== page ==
A LONG battle to secure the war medals of a Rat of Tobruk has been lost due to family in-fighting, according to Queensland man Kelvin Johnson.
The war history enthusiast has been campaigning for more than six years to secure the medals of Warrnambool soldier Joseph John Egan, who died fighting during the famed North African campaign.
The Brisbane-based Mr Johnson, who left Warrnambool as a child, wanted to track down replacements for three medals owed to Joseph Egan, which mysteriously went missing in either the late 1940s or early 1950s or else were never issued.
Mr Johnson has claimed that two “non-blood relatives” contacted the Department of Veteran Affairs in order to block his application for the medals. He said the intervention resulted in the medals process being stymied.
“The whole scenario goes against the ‘Lest We Forget’ ethos,” Mr Johnson said.
“What I don’t understand is why two non-blood relatives wanted to block something which we had been working so hard towards for so long.
“Maybe it was spite.
“Joseph Egan deserves to be recognised for paying the ultimate sacrifice, losing his life in order to defend Australian interests.”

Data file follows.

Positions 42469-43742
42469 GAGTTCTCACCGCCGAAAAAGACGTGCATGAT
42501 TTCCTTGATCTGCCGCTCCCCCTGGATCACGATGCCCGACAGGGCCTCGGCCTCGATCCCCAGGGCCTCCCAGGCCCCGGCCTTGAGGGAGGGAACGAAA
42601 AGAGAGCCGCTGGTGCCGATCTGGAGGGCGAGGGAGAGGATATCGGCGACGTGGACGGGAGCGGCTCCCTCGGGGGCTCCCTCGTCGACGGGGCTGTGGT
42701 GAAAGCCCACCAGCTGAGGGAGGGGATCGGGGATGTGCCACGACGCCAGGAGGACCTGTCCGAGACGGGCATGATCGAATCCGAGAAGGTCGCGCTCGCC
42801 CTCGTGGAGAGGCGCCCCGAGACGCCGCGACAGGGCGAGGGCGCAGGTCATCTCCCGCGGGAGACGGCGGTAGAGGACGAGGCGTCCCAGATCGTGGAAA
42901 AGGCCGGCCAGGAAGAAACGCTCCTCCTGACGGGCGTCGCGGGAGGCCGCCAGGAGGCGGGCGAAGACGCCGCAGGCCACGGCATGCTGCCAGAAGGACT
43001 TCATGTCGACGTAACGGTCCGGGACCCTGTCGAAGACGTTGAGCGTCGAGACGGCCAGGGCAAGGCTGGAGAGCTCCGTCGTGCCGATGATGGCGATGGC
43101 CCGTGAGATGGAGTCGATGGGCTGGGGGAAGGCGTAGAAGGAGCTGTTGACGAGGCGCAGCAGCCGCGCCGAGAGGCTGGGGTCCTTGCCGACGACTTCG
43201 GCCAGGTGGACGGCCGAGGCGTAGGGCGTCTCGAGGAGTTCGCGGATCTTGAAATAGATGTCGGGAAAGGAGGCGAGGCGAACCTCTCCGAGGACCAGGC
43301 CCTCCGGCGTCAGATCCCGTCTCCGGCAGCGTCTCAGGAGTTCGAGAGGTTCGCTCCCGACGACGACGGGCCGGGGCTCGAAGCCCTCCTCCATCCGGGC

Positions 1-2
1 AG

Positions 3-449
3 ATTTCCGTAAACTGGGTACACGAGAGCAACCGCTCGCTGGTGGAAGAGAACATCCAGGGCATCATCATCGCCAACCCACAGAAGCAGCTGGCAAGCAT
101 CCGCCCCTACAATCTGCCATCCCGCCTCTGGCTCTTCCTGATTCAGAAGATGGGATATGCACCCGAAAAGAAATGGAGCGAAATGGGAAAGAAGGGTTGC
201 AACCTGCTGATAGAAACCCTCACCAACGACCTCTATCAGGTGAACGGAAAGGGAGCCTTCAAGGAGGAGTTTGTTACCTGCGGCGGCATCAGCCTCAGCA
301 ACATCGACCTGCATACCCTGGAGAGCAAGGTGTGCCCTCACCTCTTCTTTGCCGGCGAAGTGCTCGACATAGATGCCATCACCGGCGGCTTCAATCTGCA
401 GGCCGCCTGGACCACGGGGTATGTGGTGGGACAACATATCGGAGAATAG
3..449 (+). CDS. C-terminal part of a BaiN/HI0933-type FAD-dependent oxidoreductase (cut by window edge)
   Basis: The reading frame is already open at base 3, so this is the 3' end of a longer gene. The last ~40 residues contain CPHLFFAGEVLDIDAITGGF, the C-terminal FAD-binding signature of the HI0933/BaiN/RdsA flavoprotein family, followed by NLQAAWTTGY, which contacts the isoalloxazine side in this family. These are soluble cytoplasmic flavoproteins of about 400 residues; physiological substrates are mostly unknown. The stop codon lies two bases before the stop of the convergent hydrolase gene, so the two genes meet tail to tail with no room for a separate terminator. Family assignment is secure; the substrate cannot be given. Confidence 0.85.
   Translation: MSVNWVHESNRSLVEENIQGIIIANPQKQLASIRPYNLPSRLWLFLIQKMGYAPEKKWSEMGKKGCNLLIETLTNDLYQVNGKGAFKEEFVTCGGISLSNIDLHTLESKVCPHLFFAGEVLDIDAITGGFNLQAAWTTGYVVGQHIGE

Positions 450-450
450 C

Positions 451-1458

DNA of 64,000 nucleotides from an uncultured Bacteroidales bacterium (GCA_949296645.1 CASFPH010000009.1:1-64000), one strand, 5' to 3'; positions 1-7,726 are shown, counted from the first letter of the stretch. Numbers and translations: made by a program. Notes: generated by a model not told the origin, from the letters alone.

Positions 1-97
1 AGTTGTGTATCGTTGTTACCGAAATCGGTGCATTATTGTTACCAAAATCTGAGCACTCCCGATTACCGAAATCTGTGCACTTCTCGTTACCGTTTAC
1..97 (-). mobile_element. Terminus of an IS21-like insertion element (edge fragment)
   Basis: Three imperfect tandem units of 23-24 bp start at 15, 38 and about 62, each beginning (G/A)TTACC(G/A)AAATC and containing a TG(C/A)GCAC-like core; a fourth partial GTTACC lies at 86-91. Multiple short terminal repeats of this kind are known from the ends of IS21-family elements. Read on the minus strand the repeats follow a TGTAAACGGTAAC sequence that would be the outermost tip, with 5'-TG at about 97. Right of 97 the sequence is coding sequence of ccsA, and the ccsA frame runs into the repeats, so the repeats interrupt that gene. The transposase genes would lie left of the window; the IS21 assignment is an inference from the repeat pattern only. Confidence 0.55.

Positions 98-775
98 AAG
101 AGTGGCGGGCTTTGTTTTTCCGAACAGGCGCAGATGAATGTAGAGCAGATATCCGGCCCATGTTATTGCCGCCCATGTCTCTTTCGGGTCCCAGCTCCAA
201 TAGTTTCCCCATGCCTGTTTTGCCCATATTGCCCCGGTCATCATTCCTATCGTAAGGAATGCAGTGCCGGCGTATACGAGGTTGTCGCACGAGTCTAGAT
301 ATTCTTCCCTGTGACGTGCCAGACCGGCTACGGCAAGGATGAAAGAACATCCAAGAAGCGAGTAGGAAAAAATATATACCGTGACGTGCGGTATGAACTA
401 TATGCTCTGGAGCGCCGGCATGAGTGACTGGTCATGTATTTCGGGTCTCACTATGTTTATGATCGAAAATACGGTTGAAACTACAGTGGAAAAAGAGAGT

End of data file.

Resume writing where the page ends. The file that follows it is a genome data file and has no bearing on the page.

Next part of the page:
Mr Johnson lives in former PM Kevin Rudd’s electorate of Griffith and said his local MP had advocated on his behalf to secure the medals.
The Brisbane man believes the parliamentary secretary in charge of war medals, Senator David Feeney, was blocking his family appeal for the medals because of his fractured relationship with Mr Rudd.
“I believe Senator Feeney has let his own political feelings get in the way of doing the right thing, which is honouring an Australian with the medals he deserved,” Mr Johnson said.
Senator Feeney’s office was contacted by The Standard but referred questions to the Defence Department.
Mr Rudd’s office was also contacted but did not respond in time for deadline.
Joseph Egan fought with his brother, Lawrence, in D company of the 2/23rd Battalion in North Africa before he was killed by a German shell on May 17, 1941. The two Warrnambool brothers even emblazoned D company’s tank with “Warrnambool Zone’’ even though they belonged to the Albury Zone.
Despite his service, medals are still owed to Joseph Egan including the Africa Star, the Defence Medal and the Australia Service Medal.
The fallen soldier’s niece, Margaret Hurry, remembered saying goodbye to Joseph before he travelled overseas to serve Australia.
Mrs Hurry said she did not recall her mother ever receiving medals in honour of Joseph’s war service and believed no official recognition was ever offered.
“When I was a young girl, I remember waving goodbye to Joe and the others at Spencer Street station as they went off to war,” said Mrs Hurry, now in Melbourne.
“Laurie and Joe were involved in the Tobruk campaign.
“Laurie came back to Australia and told us about how he used to have to pick up fallen soldiers along the desert roads and haul them into trucks, like dead sheep.
“Like all the soldiers in North Africa, it was a brutal experience and many like Joseph did not come back alive.”